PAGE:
Mexico News and Analysis, Nov 3-9, 2008

1. INTERIOR SECRETARY DIES IN PLANE CRASH
2. OFFICIALS CAPTURE CARTEL LEADER AND WEAPONS CACHE


1. INTERIOR SECRETARY DIES IN PLANE CRASH
Juan Mouriño, Mexico’s Interior Secretary, died Tuesday evening in a fiery plane crash on a crowded street in Mexico City.  Mouriño held the second most powerful position in Mexico’s government and was a close friend and confident of President Calderon.  Mouriño’s Lear jet crashed into a wealthy neighborhood, killing all eight occupants of the plane and at least six others on the ground.  The spectacular crash burned some forty vehicles.  Government officials called the crash an accident, initially blaming pilot error or turbulence, though given Mouriño’s outspoken support for the war on drugs and reports or death threats directed at the Secretary, many Mexicans wonder if cartels were responsible.  The Interior Secretary’s death came as a blow to President Calderon, already reeling from a series of policy failures.  Mouriño was in charge of Calderon’s initiative to privatize Pemex, which largely failed as Congress passed an energy reform bill last week that bore little resemblance to the original Calderon proposal.  In recent months, many opposition politicians called for the unpopular Mouriño to step down, but he enjoyed Calderon’s full support.  Mouriño was a controversial figure.  Born in Spain, he became a naturalized Mexican citizen.  In a country where Spaniards are generally not well-liked, in part because they own strategic sectors of the economy including several major banks and many tourist facilities, Mouriño came under withering criticism from his first days in office.  Speculation was rampant regarding his successor, with many National Action Party (PAN) leaders openly vying for the office.  Calderon appears to be in no hurry to name a new Secretary, and by week’s end there were no clear leaders in the selection process.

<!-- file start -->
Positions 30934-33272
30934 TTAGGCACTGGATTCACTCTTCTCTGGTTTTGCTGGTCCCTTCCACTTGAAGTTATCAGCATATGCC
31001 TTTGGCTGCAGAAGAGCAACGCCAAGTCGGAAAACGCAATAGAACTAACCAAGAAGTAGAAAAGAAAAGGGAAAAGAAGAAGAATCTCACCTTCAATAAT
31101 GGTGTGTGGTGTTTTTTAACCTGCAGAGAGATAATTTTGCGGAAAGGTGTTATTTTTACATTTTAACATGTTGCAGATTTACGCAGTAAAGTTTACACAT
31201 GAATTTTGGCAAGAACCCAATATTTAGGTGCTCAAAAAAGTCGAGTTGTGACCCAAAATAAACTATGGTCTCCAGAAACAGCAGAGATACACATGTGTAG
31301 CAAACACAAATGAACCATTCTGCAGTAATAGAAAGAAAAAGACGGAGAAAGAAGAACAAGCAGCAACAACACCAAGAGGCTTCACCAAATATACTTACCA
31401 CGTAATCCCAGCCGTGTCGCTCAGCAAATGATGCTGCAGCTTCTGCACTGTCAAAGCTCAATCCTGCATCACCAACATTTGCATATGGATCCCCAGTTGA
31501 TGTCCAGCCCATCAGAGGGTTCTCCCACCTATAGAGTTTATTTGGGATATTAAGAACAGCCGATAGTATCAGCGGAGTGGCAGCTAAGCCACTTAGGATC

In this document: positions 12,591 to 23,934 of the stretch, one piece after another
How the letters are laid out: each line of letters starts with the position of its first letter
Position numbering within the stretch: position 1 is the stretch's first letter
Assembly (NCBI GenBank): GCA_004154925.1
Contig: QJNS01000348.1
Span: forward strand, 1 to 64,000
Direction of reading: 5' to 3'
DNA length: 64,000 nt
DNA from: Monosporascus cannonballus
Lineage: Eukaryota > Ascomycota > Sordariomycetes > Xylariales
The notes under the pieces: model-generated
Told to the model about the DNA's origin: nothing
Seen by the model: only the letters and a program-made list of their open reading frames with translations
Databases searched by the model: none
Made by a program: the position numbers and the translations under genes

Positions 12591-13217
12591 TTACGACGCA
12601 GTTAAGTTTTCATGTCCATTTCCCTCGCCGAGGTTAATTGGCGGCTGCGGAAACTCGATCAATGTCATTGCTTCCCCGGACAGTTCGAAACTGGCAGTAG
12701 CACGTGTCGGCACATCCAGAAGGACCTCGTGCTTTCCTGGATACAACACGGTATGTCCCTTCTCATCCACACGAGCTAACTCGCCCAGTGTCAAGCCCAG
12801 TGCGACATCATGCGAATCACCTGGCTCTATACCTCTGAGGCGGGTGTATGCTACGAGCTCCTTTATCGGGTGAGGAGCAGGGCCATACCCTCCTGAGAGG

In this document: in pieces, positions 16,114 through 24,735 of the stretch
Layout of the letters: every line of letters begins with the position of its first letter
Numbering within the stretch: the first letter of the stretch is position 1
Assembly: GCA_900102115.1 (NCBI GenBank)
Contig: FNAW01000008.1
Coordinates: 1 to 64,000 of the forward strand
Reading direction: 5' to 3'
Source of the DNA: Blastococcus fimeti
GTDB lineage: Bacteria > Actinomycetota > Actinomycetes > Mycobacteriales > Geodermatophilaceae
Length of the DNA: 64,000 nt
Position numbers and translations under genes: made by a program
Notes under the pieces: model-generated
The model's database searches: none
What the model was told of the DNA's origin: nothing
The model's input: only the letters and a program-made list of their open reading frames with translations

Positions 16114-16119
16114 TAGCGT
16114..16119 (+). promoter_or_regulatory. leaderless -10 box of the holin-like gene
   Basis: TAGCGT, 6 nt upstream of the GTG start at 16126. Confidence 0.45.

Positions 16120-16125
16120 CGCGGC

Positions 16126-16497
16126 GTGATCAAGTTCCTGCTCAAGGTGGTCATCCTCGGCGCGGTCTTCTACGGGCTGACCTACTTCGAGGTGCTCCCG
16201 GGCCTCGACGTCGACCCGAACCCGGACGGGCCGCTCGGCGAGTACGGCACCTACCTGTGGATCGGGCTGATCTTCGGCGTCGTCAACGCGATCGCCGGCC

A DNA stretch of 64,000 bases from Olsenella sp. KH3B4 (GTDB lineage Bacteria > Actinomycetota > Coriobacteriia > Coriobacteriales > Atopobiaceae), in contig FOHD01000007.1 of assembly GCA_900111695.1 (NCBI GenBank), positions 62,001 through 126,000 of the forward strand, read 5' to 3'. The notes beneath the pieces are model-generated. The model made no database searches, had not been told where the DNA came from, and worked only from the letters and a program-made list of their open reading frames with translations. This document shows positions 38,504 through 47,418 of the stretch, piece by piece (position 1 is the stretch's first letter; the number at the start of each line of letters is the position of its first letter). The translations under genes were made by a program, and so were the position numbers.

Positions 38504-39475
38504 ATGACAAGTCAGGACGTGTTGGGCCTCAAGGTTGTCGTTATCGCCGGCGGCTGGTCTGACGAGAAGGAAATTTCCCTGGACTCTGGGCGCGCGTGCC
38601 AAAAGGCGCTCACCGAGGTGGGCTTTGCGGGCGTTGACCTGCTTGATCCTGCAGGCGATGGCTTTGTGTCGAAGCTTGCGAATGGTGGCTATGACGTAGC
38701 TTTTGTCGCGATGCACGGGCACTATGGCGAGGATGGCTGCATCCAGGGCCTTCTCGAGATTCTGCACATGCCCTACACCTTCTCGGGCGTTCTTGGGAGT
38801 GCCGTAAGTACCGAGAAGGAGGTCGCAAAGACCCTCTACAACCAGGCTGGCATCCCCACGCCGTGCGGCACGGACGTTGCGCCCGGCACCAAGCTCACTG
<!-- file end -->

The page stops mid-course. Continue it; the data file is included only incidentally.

2. OFFICIALS CAPTURE CARTEL LEADER AND WEAPONS CACHE
On Friday, the Mexican army announced the capture of a major cartel leader, along with the largest weapons cache in the country’s history.  Jamie Gonzalez Duran, reportedly a founder of the Zetas who act as enforcers for the Gulf Cartel, was arrested by Federal Preventative Police and army troops in the border city of Reynosa.  A brief firefight with cartel members ensued as officials loaded Gonzalez onto a plane at the Reynosa airport for a flight to Mexico City.  Gonzalez is a former member of the army, as are many Zeta hitmen.  Officials captured of 540 rifles, 165 grenades, 500,000 rounds of ammunition and 14 sticks of dynamite from a cartel safehouse in Reynosa.

In related news, the federal Attorney General announced an investigation of Rodolfo de la Guardia, former head of Interpol Mexico, for his links to the Beltran Leyva brothers, two of Mexico’s most notorious cartel leaders.  De la Guardia began working in Interpol in 2001 and also held posts in the office of the federal Attorney General and the Federal Investigative Agency (AFI).